Jackie Carter introduces the section on data with reflections on the situation in the UK and developments at the University of Manchester, particularly in relation to the undergraduate population, which is a refreshing view, as the need for support for the research of this group is often overlooked when discussing ‘research support’. Heather Coates’ chapter continues the discussion with a helpfully detailed examination of how she and her colleagues developed data literacy instruction classes at Indiana University Purdue University Indianapolis (IUPUI) for graduate students. Whilst challenges regarding attendance remain, the systematic way that the classes were developed provide strong foundations for the future. Ashley Jester maps data services on to the research lifecycle (planning-collecting-analysing-sharing) through her case study of the Columbia University Libraries, in particular the Digital Social Science Center with its necessarily broad definition of data and support for researchers at all levels within the institution. The breadth and depth of support offered by the team is enviable for institutions with a smaller staff base, including support for statistical analysis, data collection, sharing and improving visibility. Karen Munro’s chapter keeps us within the context of the USA with an exploration of how the University of Oregan’s architecture library staff support geographical information systems (GIS) to meet the needs of its users, with her literature review indicating how GIS is relevant to a wide-range of subject areas beyond traditional geographical ones and the chapter considering why academic libraries should develop at least a basic level of support for these tools.
Part 3 Research as a conversation
Hoffman introduces the final part of the book with reference to Burke’s description of research as a conversation as a way to link chapters on open access, MOOC and metadata together. Dominic Tate examines the rapid evolution of open access in the UK through his case study of the University of Edinburgh and how that institution has implemented and communicated funding body and college policy changes, with a firm emphasis on a positive message. Mariann Lokse and colleagues from UiT The Arctic University of Norway move the focus back to the early years of researchers with their chapter discussing an information literacy MOOC for students beginning their studies at university. It is a very helpful consideration of how best to develop an effective online learning tutorial, acknowledging the challenges including time, skills and need for honest user evaluation which needs to be acted upon. Hannah Tarver and Mark Phillips from the University of North Texas finish the book with a chapter on the often overlooked, but increasingly important, area of name authority control and how they are taking responsibility for this at a local level.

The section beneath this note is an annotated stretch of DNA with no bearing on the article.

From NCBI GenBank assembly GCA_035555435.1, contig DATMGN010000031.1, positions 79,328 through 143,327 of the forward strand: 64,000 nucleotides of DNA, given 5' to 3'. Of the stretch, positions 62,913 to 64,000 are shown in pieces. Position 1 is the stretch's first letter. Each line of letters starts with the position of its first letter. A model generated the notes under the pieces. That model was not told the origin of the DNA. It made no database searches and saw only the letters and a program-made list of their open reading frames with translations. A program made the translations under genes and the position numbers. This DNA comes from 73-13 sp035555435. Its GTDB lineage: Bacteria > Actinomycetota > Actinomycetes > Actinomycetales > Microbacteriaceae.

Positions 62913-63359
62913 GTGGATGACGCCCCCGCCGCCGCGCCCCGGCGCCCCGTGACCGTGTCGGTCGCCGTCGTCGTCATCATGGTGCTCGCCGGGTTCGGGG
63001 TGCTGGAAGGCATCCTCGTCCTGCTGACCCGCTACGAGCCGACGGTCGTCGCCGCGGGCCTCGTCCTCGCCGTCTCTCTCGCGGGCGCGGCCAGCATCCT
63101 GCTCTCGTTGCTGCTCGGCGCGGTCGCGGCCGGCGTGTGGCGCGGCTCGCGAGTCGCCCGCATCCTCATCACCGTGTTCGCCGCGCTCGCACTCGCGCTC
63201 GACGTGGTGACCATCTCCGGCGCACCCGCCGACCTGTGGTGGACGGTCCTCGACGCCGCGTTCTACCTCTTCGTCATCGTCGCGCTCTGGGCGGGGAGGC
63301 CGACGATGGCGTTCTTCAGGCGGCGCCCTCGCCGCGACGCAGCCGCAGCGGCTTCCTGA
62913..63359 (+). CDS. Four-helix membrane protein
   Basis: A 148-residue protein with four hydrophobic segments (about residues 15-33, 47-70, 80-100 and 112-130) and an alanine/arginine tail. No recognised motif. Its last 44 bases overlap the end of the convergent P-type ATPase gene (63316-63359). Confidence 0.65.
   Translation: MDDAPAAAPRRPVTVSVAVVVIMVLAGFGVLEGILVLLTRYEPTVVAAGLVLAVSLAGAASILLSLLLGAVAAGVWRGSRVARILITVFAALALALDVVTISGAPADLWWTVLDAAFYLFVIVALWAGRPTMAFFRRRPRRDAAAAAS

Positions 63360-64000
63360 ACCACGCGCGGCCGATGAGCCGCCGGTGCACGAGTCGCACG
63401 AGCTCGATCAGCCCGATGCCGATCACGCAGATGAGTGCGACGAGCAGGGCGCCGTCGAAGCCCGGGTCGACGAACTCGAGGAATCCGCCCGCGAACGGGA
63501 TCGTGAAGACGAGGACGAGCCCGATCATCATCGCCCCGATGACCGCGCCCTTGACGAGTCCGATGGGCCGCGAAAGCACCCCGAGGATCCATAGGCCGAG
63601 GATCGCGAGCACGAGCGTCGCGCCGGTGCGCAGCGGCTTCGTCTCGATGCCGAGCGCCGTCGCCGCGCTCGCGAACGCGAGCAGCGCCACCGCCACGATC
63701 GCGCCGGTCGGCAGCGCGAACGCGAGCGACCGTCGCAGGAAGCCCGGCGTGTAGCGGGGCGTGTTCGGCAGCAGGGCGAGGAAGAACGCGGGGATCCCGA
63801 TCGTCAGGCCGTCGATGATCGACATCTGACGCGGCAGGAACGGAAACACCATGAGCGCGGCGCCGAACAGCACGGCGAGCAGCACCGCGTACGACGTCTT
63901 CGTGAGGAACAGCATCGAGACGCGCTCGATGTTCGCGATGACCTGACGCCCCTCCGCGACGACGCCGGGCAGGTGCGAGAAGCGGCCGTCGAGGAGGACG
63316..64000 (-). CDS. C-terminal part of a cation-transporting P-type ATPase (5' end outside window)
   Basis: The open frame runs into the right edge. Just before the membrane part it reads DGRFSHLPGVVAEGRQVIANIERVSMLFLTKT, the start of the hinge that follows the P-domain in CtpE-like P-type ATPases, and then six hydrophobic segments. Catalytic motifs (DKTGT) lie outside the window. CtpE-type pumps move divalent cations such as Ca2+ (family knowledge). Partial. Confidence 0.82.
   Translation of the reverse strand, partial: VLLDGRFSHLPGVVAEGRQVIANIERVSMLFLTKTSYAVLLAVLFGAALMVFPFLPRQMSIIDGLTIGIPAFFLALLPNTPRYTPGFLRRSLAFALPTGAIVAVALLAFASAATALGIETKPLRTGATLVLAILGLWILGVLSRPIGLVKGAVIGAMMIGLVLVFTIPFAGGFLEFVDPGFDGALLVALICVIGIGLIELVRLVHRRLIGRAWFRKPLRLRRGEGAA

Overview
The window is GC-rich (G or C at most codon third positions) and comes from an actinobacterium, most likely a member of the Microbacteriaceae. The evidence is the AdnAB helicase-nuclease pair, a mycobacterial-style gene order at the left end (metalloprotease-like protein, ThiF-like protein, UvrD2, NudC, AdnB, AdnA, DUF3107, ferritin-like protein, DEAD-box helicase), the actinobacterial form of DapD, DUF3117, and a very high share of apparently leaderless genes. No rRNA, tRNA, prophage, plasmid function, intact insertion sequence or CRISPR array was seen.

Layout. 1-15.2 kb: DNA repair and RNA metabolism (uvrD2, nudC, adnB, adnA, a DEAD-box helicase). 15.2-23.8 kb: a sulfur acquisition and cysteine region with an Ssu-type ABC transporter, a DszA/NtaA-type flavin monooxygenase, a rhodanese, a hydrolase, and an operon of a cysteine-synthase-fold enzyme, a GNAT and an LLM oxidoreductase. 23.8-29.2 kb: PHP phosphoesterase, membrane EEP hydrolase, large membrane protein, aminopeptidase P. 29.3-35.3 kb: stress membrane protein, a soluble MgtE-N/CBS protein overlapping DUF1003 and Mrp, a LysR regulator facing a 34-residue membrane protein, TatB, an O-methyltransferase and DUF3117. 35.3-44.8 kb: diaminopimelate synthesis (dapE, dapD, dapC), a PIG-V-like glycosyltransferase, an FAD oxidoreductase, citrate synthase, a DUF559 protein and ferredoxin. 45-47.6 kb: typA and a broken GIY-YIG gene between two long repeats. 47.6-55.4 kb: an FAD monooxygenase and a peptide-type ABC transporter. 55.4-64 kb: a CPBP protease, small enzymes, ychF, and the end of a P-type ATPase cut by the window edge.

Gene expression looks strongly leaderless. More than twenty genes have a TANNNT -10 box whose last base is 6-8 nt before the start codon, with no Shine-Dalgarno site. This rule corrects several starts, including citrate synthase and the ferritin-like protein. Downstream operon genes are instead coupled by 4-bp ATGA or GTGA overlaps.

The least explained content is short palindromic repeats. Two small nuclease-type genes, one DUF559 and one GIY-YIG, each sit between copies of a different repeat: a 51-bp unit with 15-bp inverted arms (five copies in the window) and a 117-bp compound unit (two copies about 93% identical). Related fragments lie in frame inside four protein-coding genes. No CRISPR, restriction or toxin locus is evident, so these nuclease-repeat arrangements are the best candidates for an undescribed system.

Hoffman has edited a useful collection of short case studies from a variety of countries and types of institutions which does indeed inspire and encourage different ways of supporting research. The collection appreciates that one size does not fit all and Hoffman sets the scene very effectively for the book and two of the parts, as does Carter for her section. It is unfortunate that despite a strong introduction and the wide variety of chapters, the book seems to fizzle out at the end: there is no conclusion to round it all off and link the chapters back together. The book also makes bold claims about its authors being from across the world; they are, but it would have been a stronger claim if there had also been chapters from Asia and Australasia, where so much dynamic research support also takes place. However, these are quibbles with publicity rather than the content.
So, does the book achieve the objectives it sets out in the preface? On the whole, yes, it does this as effectively as it can in 147 pages. There are inevitably aspects of research support that are not covered, and the chapter on MOOCs, whilst informative, does slightly stretch the definition of research support, perhaps needing to be linked back to the bigger picture more carefully, but on the other hand the inclusion of this and other references to undergraduates does make you appreciate how broad the definition of library research support can be. Hoffman’s collection does indeed indicate the need of dynamic research support in academic libraries.